The rest of our week is looking calm, mostly because I didn't plan anything. I am scheduled for jury duty, though it's unlikely that I'll have to serve. Hopefully, it will be painless and we'll just get to enjoy the open time in our calendar. Then next week we'll blink at the bright and shiny new year and say, "How did it get to be 2010?!!!"

Wednesday, December 23, 2009

Time to let this blog out into the atmosphere

I tried before and couldn't get this off the ground. 2009 has been a long year, a year in which the miniscule amount of time I had free, the time I could have been blogging and updating our friends and relatives on what's going on here, I mostly spent trying to escape from the reality I had to deal with. I learned to knit though...that was excellent. Having something to do with my hands and now having lots of beautiful hats and scarves is fantastic! But, I also feel it's time to get this rolling, so that when life gets really complex in a month or two, I'll have a place to write it down and you can all easily access the information you want.

I have to say, 2009 didn't zoom by for me. Illness, travails, much to tend to. I still can't believe we'll be writing 2010 on all of our checks starting in a week. That seems to be something pulled out of a piece of science fiction. Nope, 2009 was not one of those "blink and you'll miss it" kinds of years.

Right from the start we were dealing with Ben's health and we are still in the thick of it 12 months later. Back in January we were seeing our wonderful therapist, beginning to process (again) the neurosurgies Ben went through four years before. And then, suddenly we were looking at a new x-ray that showed a serious progression in his scoliosis, something we'd actually tried to forget in the intervening time. Since then, we have visited three hospitals, had 10 more x-rays, talked to several orthopedic surgeons and a slew of alternative practitioners, spent many hours discussing the options available, and are again looking at multiple surgeries in Ben's immediate future. Sigh...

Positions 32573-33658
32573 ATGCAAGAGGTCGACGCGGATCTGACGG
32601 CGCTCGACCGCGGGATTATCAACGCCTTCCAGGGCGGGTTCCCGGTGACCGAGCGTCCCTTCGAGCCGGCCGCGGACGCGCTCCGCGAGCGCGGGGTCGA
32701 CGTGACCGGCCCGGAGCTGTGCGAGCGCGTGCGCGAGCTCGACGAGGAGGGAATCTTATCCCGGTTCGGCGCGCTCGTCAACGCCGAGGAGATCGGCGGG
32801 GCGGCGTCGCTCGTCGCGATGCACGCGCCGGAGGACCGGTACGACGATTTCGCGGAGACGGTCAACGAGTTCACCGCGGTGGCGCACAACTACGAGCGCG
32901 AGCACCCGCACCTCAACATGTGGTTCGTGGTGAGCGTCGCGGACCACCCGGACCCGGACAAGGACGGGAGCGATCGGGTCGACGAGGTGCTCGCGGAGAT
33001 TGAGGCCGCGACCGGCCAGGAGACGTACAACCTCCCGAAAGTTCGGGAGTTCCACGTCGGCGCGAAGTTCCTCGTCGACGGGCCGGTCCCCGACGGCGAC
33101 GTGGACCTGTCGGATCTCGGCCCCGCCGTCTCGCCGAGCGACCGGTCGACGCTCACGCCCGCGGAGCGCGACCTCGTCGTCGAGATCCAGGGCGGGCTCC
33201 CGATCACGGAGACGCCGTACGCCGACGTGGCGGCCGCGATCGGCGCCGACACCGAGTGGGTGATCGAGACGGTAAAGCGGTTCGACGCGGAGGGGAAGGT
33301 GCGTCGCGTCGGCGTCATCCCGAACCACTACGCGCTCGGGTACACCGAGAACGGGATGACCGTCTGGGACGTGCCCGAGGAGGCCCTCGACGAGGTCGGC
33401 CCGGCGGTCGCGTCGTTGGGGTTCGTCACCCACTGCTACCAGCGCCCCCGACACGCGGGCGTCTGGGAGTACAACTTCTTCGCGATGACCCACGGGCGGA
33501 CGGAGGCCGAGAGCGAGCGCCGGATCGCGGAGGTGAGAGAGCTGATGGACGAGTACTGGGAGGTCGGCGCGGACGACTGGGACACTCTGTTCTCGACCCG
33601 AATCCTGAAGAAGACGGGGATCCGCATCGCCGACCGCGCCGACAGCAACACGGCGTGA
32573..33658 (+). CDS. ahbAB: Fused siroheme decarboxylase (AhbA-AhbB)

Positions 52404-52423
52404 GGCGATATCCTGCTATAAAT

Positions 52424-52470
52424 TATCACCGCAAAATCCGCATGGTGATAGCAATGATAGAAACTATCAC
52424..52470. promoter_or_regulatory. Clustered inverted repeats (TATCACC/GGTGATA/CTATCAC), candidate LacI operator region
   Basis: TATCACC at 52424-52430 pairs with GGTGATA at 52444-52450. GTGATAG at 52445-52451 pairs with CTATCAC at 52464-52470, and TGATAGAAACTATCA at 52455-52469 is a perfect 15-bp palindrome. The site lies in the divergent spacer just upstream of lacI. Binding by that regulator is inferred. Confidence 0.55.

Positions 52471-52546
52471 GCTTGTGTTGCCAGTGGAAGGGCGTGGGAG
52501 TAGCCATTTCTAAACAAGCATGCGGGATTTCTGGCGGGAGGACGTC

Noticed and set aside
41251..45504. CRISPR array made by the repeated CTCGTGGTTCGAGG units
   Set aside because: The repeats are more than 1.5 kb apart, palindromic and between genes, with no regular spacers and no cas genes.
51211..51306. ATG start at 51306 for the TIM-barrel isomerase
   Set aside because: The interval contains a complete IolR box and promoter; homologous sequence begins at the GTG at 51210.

Ben's scoliosis was discovered at the end of 2005, when he was eight, and was 28 degrees at the time. It was the key to our discovering his Chiari Malformation. At the time, we were focused on the neurological issue. Our neurosurgeon told us it was likely a result of the Chiari. But it didn't resolve after that surgery and the doctors at Children's Hospital in Oakland didn't monitor it. Hence, our surprise this year when we found out it had progressed. Can you say "denial"?

Juvenile scoliosis can be a somewhat more difficult affair than adolescent scoliosis. AS shows up during the big growth years and is usually treated with bracing. My cousin Julie was identified with it when she was 14 and wore a brace 23 hours a day for 2 1/2 years of high school. It worked for her, she tolerated wearing it and kept her from needing spinal fusion surgery. Our nephew, Brandon, though, had aggressive AS that had was identified in his early teen years and required emergency fusion surgery when he was 15. Bracing sometimes works better with late onset AS, since the curve tends to get worse when the spine grows (which is why it so often appears during puberty) and later in adolescence a child has fewer years of growth left. The brace is not tremendously effective, though, since it is purely external and because it's hard to get a child/teen to wear the thing for practically 24/7 year after year, especially during those self-conscious years.

JS shows up during early childhood and has many years to progress. As the spine grows the growth tends to go into the curve, rather than height. During those years doctors again usually prescribe bracing or casting, the same routines they've used for decades to treat this mysterious condition. And when it gets bad enough they resort to fusion.

Ben's curve was already at 28 degrees when he was 8. It didn't improve after the Chiari surgeries. But it apparently moved slowly. A year after surgery it was still the same. But by January '09 it was 35 degrees. Fusion is recommended at 40 degrees. And once fusion is done no growth happens in that area of the spine. Fusing a pre-adolescent spine is NOT a good idea. Think of the issues down the line.